Last week, I attended a joint WG3 and WG4 (communications and AIS) e-NAV subcommittee meeting to define e-Navigation communications.
In the past, we have called this ‘next generation AIS’ but now have all agreed that these communications are about much more than AIS and therefore calling this effort next generation AIS was misleading. We were given permission, by the International Telecommunication Union (ITU), to use six new channels (24, 84, 25, 85, 26 and 86), on an experimental basis, and channels 27 and 28 for additional AIS communications.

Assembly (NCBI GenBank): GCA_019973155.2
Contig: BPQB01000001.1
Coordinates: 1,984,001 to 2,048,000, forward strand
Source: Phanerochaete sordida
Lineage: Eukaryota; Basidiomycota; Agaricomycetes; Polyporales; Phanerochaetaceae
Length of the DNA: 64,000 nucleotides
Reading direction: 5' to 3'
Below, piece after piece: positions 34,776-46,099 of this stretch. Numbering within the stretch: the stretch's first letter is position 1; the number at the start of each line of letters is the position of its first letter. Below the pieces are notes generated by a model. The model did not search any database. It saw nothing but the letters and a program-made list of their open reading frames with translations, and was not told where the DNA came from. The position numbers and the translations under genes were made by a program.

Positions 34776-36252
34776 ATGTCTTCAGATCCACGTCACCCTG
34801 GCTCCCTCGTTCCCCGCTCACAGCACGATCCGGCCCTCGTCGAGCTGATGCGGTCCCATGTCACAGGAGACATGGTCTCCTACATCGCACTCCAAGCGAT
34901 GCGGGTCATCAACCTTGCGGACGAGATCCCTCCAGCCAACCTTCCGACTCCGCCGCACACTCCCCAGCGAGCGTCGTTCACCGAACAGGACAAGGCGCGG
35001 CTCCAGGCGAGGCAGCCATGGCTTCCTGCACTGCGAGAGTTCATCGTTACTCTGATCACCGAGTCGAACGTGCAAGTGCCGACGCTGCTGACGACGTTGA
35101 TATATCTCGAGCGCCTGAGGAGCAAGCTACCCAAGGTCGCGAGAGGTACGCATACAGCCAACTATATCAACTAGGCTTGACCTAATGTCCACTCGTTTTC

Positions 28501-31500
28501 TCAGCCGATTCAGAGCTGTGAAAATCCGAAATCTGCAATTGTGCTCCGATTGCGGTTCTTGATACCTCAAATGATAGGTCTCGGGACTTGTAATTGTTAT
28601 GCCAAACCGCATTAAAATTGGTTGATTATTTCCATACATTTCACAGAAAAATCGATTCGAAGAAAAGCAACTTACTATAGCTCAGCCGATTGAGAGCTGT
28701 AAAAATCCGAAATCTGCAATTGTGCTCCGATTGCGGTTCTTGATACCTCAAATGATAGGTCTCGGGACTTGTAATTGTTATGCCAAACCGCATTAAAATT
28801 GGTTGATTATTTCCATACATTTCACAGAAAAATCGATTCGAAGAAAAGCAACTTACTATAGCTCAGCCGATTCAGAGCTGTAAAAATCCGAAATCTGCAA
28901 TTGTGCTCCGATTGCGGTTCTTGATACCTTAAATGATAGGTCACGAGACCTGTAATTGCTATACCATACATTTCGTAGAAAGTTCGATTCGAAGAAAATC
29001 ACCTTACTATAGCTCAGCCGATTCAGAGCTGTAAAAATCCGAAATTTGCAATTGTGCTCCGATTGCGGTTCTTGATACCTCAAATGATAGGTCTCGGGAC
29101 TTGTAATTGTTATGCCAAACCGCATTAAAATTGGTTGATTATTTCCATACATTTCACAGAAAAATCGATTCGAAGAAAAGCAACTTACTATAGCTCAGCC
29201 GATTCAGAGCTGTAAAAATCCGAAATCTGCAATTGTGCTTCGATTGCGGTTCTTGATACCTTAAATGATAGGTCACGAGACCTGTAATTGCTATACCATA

IALA membership will need to develop a plan for using the new channels and for moving binary and other non-safety related communications off of AIS 1 and 2 and on to the new channels 27 and 28.
We will need to have results to present at the next World Radio Conference (WRC) in 2015 with a final decision on allocation due from ITU at WRC 2018.
We went through all of the International Maritime Organization (IMO) e-NAV user requirements and cross referenced them to e-NAV communication solutions, thus taking the first step into defining how e-NAV will answer and solve user requirements identified by IMO.